An excellent day for all.

Monday 21st April 2003

Report from Matthew Charlesworth.

    An early'ish start had me alone at Ringstead with ZZ and John Alder making their way over when they could.The wind was on the hill but a bit southerly. It was gusting a little strong but only to 18/20 mph so I started to rig as Ron Smith arrived. We rigged and were just ready to take off when ZZ arrived as well. 
    Ron went first and kept good height all the way to the cliffs. I launched just after and only lost 20ft on my way out there. The wind was off to the left a bit so I crabbed out to White Nothe and the coastguard cottages. I gained 300ft by the time I got there and Ron and I crept up in weak but extensive lift to a max of 1200ft ATO. This was virtually to base, or at least in the wispy bits. Smooth as silk, but still a bit misty.
    I flew for two hours as ZZ and John Alder took off to join us along with another pilot who's name I didn't get. I was pretty cold by now so I followed Ron into the landing field to warm up. ZZ joined us as I de-rigged and as I left, John and the other guy were still flying but I thought that the wind had gone to the south a bit.
    Quite frankly it was bloody lovely and a fantastic end to a busy weekend. Even the traffic wasn't too bad on the way home to Mum's for a roast dinner.
    Does it get better?

Thursday 17th April 2003

Report from Dave Daniels.

    Excuse me. Can someone tell me the way to England? This weather is NOT England - so I must be lost!!

Saturday 12th April 2003

Report from Richard Westgate.

    The last day of an incredible week of XC weather, classic spring easterlies, had to work in the morning flying to Aberdeen and back to Birmingham (at the helm of an aeroplane - for those unaware of Richards means of employment and thought that this was an XC!), on landing at 11.30 already a 5000ft cloud base, got in the car and blatted down the motorway to the xclent tow field. Arrived just as they were changing the tow direction and blagged the next line. Managed to find a weak thermal low down and struggled less than 500ft above the ground for 5 mins before the thermal eventually took off. .....and did it take off!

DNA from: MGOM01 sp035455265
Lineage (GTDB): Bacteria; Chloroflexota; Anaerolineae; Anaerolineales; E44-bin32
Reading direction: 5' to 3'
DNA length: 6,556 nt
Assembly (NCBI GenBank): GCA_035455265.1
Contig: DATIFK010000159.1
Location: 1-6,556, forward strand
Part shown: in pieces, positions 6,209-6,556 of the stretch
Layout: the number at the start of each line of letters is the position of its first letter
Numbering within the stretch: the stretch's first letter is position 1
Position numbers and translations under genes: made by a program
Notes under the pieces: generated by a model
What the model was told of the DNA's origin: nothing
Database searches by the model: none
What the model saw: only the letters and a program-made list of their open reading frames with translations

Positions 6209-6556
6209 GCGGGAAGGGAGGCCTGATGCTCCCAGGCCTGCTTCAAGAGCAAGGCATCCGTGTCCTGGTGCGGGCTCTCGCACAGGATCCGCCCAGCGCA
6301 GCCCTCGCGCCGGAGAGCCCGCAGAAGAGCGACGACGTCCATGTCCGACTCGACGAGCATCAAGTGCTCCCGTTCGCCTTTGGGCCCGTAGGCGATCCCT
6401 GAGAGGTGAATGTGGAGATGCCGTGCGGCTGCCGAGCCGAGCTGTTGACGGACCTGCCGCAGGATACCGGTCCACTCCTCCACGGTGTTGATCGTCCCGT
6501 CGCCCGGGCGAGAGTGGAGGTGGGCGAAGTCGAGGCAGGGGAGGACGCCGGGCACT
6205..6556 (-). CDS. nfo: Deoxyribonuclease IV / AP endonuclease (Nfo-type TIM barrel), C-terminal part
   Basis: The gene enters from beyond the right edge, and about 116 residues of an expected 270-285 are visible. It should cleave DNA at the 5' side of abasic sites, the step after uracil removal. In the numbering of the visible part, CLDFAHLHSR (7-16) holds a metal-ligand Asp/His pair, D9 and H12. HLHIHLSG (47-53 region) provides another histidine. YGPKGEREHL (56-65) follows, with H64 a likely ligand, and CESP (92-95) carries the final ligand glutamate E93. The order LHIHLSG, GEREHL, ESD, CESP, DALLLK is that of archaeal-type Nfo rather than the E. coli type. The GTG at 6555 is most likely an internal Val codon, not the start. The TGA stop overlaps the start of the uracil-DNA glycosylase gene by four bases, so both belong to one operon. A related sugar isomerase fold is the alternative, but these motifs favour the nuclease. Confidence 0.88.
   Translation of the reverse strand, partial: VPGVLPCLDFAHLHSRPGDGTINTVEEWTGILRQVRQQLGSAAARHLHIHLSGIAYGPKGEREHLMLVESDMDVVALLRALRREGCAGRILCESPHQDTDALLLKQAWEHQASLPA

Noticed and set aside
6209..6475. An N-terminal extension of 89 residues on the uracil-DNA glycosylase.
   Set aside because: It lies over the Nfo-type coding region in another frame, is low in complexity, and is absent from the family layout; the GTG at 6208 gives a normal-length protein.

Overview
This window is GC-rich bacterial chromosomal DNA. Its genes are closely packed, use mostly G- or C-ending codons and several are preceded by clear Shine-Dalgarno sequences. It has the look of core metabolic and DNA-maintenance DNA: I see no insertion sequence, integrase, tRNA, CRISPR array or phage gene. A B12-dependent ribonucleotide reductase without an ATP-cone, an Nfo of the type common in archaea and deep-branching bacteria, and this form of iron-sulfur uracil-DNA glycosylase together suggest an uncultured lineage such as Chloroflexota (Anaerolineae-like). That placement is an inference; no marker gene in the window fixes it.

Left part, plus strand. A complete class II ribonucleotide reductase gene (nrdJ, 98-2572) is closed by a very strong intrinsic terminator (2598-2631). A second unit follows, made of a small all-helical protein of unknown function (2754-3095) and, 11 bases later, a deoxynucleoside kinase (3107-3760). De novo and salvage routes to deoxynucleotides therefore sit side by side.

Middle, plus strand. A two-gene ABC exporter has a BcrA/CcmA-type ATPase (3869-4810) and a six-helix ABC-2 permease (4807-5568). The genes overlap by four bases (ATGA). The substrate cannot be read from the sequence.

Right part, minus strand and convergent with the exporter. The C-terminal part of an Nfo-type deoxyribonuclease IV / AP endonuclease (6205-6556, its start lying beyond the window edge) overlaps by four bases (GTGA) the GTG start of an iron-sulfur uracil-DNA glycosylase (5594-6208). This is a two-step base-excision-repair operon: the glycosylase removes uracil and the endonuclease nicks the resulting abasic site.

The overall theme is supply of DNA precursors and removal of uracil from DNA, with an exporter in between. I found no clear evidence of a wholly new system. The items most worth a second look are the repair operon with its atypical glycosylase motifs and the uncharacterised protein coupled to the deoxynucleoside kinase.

Probably best climb ever in the UK.eventually averaging 900fpm to base at 6000ft! Joined by Mike Aston, who towed straight after me, and two sailplanes. Drift towards the NW, long glide off the Cotswold edge, scabbled to get up with Mike, eventually reaching base again over Tewksbury, really poor vis making planning next glide difficult. Streets aligned more N/S, took a cloud climb to 6400ft then another glide to join a hang glider in front of the Malverns. This guy was just screaming and shouting having a ball, 5 km in front of the hill! Climbed to base again then followed the street north for a while before following Mike due west to the next street.
    Here I made a really stupid error. To the west there was no sun on the ground for miles but a reasonable looking edge to the cloud bank causing it, to the north much more sun on the ground and well spaced Cu, and which way did i go! The glide to the west to the next sun, even from 6000ft was too far and from 3000ft I knew I had blown it, landing at 15:40 at about 50km.
    Mike managed to keep going and continued due north until 17:00 for 90km. an incredible April day and one of the best cloud bases I have experienced in the UK ..... ever! 
    Just a shame about the poor visibility.

Report from Dave Daniels.

    Knowing that it might easily be blown out on Portland E I was up there early only to discover the wind a little northerly. Garry M arrived in dog walking mode a little later to check it out before returning home for breakfast, and John W arrived shortly after.
    It continued to look promising if the forecast veering to Easterly arrived before the wind became too strong. Gary M returned with bacon'n'egg sandwiches - so, whatever happened, the day had been worth while. Paul K arrived a little later and - after a significant para-wait - the clouds over Weymouth were building - as was the wind speed.
    The four of us de-camped to the bowl at White Horse (the benefits of significant ground clearance on the Shogun making this the easiest drive up the track ever for me) to find the wind pulling up the bowl nicely. JW had a quick flight and returned to the safety of the land unexcited by the punchy-gusty conditions.  Another para-wait .....
    The previously clear sky filled in, the clouds went grey,  the temperature dropped and the gustiness subsided - soon all four of us were having 10/15 minute flights to about 200ft ato.
    90 minutes later a sea breeze kicked in, cleared the sky, and we were all in the air - Paul K reaching 500+ft.
    Managed a total of over an hour - so I'm not complaining ...... TOO much

Report from RW.

    After the usual several hundred phone calls & checking the weather reports on the "net" I made my way to Foley Hill to meet Mike R of Condors. Arrived at midday - Mike R & John H were in the air. Andy P & school were at the bottom with a new group of students. I made ready and was airborne for a short top to bottom. Damn the sink!